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Disaster recovery planning strategies

More than specific disaster recovery services, your customers need help evaluating their DR preparedness and mapping out a strategy; once you get a foot in the door, you'll be well-positioned to execute on the strategy with recurring services contracts.

Disaster recovery planning is a complex undertaking for any enterprise. At a minimum, most companies will need ways to back up and archive critical financial data. Many will also want a reasonable restart capability -- a set time period that it takes for certain IT operations to be reinitiated after they go down. But channel partners who plan on offering disaster recovery services have to acquire or develop disaster recovery planning experience in the field in order to offer the services that customers need.

Developing a professional services package that assists in requirements evaluation, plan development and documentation may be the best way for a channel partner to approach a customer with disaster recovery services. By demonstrating their experience with disaster recover planning, channel partners will be able to approach customers on solid ground. As the disaster recovery services offered become clear to customers, specific service opportunities will become apparent.

Channel partners interested in disaster recovery will find opportunities with the following services: storage maintenance, including backup and data mirroring; hosted applications services; remote managed services; and the delivery and installation of preconfigured hardware. Other services can extend all the way to maintaining "dark data center" capacity in a standby mode, with a complete image of the customer's IT environment. The more extensive the preparation and maintenance of a disaster recovery response, the higher the premium.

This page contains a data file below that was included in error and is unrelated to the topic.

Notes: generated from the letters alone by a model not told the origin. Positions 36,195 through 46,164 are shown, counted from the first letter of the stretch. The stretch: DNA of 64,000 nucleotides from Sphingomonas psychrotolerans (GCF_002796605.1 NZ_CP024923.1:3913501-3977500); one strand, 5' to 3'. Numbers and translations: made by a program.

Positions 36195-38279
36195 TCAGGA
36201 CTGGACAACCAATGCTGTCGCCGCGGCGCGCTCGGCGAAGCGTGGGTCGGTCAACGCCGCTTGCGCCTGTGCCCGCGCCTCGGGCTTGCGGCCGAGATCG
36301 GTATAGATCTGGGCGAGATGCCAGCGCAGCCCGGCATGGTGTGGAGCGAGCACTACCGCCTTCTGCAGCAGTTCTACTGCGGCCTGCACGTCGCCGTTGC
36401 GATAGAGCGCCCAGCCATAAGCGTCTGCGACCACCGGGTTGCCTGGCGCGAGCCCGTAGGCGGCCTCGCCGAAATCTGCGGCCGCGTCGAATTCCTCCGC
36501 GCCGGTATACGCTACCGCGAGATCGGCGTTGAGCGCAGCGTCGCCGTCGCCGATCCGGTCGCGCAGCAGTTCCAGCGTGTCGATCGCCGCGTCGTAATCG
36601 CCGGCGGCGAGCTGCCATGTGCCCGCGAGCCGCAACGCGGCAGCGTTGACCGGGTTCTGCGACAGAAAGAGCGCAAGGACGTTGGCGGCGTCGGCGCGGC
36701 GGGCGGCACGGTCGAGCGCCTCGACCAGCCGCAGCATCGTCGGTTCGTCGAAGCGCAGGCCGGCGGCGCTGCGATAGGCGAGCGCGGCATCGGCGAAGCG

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Experience with disaster recovery planning can put channel partners in a position to do consulting work with large companies. For example, a large telecommunications company set up a disaster recovery plan that was mandated by regulators. The requirements imposed by the regulators affected not only the company, but also the IT shop. One particular requirement mandated that the operation support system (OSS) could not be down longer than 24 hours. After floundering for a month, the IT department tapped the storage channel for ideas. While the channel partner had no particular experience in disaster recovery, they did have personnel who had participated in such planning in the past.

The partner was able to guide the IT department through the process, which revealed that, in order to meet the 24-hour recovery requirement, the IT shop would need off-site storage archival services, managed storage services and services associated with hosted applications. The channel partner was able to negotiate a very nice ongoing revenue stream based on its ability to meet the planning needs of its customer.

The lesson here is that channel partners involved in disaster recovery planning should supplement their services with a well-integrated planning offering -- the more formalized and coherent, the better. Resellers should also clearly map the services they are capable of delivering in the context of the plan and, where they lack specific services to address key components, should have a list of prequalified service vendors who can address those needs. With the appropriate preparation, channel partners can plug into this service market and become trusted partners with their enterprise IT operations customers.


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